Sullivan said there will be “a significant roster of countries” joining the framework when Biden kicks it off Monday, but administration officials have not identified which countries. Japan, which has signaled it would rather the United States rejoin the Trans-Pacific Partnership, will nonetheless embrace the new framework as the best it can get at the moment, as South Korea will. Singapore, Thailand and the Philippines have indicated interest in joining, while India and Indonesia have expressed some reservations.
Prime Minister Pham Minh Chinh of Vietnam said this month that it was still not clear what the new framework would mean in concrete terms. “We are ready to work alongside the US to discuss, to further clarify what these pillars entail,” he said at a forum held by the Center for Strategic and International Studies.
Biden’s visit to the Samsung semiconductor facility immediately after disembarking from Air Force One served as a reminder of how critical the region is to his immediate priority of unsnarling the supply-chain problems that have hurt American consumers back home.
Shortly after landing at Osan Air Base, Biden joined President Yoon Suk-yeol of South Korea at the plant, praising it as a model for the type of manufacturing that the United States desperately needs to head off soaring inflation and to compete with China’s growing economic dominance.
“This is an auspicious start to my visit, because it’s emblematic of the future cooperation and innovation that our nations can and must build together,” Biden said, noting that Samsung will invest $17 billion to build a similar plant in Taylor, Texas.
“Our two nations work together to make the best, most advanced technology in the world,” Biden added, surrounded by monitors showing Samsung employees listening to his remarks. “And this factory is proof of that, and that gives both the Republic of Korea and the United States a competitive edge in the global economy if we can keep our supply chains resilient, reliable and secure.”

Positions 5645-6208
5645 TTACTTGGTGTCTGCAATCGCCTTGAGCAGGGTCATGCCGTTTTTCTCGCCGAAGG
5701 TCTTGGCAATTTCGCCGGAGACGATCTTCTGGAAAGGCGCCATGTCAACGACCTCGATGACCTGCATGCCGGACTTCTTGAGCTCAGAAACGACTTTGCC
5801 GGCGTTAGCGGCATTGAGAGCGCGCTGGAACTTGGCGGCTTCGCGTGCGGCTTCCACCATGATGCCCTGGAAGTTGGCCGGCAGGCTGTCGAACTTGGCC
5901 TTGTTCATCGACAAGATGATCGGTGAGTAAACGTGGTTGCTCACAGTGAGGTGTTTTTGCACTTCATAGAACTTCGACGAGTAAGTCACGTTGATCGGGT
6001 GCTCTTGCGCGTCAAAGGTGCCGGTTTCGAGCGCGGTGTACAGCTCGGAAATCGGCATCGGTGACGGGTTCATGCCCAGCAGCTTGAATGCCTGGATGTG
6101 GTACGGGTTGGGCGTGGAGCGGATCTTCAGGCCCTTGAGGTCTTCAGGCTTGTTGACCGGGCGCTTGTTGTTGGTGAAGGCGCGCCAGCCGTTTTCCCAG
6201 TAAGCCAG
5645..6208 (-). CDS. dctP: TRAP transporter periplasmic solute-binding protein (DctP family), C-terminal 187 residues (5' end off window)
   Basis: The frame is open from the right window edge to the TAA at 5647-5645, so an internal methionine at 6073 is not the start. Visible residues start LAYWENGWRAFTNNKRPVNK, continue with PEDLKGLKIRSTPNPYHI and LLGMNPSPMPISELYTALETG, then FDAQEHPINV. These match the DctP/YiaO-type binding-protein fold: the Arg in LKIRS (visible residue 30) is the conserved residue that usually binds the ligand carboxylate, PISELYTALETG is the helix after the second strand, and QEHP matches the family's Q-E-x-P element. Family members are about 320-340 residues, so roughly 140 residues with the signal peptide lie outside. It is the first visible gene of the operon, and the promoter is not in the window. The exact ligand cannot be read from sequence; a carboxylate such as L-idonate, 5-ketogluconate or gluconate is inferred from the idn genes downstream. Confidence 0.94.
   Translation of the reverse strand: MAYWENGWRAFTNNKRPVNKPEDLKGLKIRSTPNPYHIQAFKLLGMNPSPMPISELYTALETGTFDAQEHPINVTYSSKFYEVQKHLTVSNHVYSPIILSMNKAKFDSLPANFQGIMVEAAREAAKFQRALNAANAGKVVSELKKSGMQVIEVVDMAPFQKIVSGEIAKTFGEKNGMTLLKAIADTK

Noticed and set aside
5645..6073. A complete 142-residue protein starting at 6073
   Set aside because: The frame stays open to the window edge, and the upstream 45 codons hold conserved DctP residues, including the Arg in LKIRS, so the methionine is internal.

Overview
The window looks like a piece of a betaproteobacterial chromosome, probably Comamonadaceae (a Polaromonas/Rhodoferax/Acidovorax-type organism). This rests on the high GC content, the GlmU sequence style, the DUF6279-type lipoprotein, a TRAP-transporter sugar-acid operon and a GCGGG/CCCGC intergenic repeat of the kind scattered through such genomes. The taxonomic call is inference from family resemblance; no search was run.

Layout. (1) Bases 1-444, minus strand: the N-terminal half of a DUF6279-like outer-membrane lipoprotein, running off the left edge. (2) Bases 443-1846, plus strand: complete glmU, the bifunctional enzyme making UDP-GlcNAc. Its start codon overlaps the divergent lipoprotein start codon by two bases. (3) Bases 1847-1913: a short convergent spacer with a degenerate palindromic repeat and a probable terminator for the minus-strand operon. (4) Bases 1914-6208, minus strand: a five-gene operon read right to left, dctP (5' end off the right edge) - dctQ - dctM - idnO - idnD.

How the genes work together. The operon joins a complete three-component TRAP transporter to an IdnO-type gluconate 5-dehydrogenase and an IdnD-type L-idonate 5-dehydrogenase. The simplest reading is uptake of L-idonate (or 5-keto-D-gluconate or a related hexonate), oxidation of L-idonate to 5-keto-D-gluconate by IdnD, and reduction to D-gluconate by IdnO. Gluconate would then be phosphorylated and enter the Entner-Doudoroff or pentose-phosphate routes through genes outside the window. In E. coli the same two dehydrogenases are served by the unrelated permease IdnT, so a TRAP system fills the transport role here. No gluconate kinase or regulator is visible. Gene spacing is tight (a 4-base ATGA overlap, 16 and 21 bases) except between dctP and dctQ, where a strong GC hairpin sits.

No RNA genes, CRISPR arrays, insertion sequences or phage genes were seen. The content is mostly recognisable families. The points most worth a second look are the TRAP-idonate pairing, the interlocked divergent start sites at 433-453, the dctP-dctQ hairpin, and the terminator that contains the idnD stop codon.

While demand for products containing semiconductors increased 17% from 2019 to 2021, there has not been a comparable increase in supply, partly because of pandemic-related disruptions. As a result, automobile prices have skyrocketed, and the need for more chips is likely to increase as 5G technology and electric vehicles become more widespread.
The United States already faces an “alarming” shortage of the semiconductors, Gina Raimondo, Biden’s commerce secretary, warned this year, adding that the crisis had contributed to the highest level of inflation in roughly 40 years.
The soaring consumer prices have helped to drive down approval ratings for Biden, who has seized on global supply-chain problems to urge Congress to pass proposed legislation that would provide $52 billion in grants and subsides for semiconductor-makers and $45 billion in grants and loans to support supply-chain resilience and American manufacturing.
The Samsung stop was just one effort to encourage Asian allies to invest in the United States. On Sunday, Biden will join the chairman of Hyundai to celebrate the South Korean company’s decision to invest in a new electric vehicle and battery manufacturing facility in Savannah, Georgia.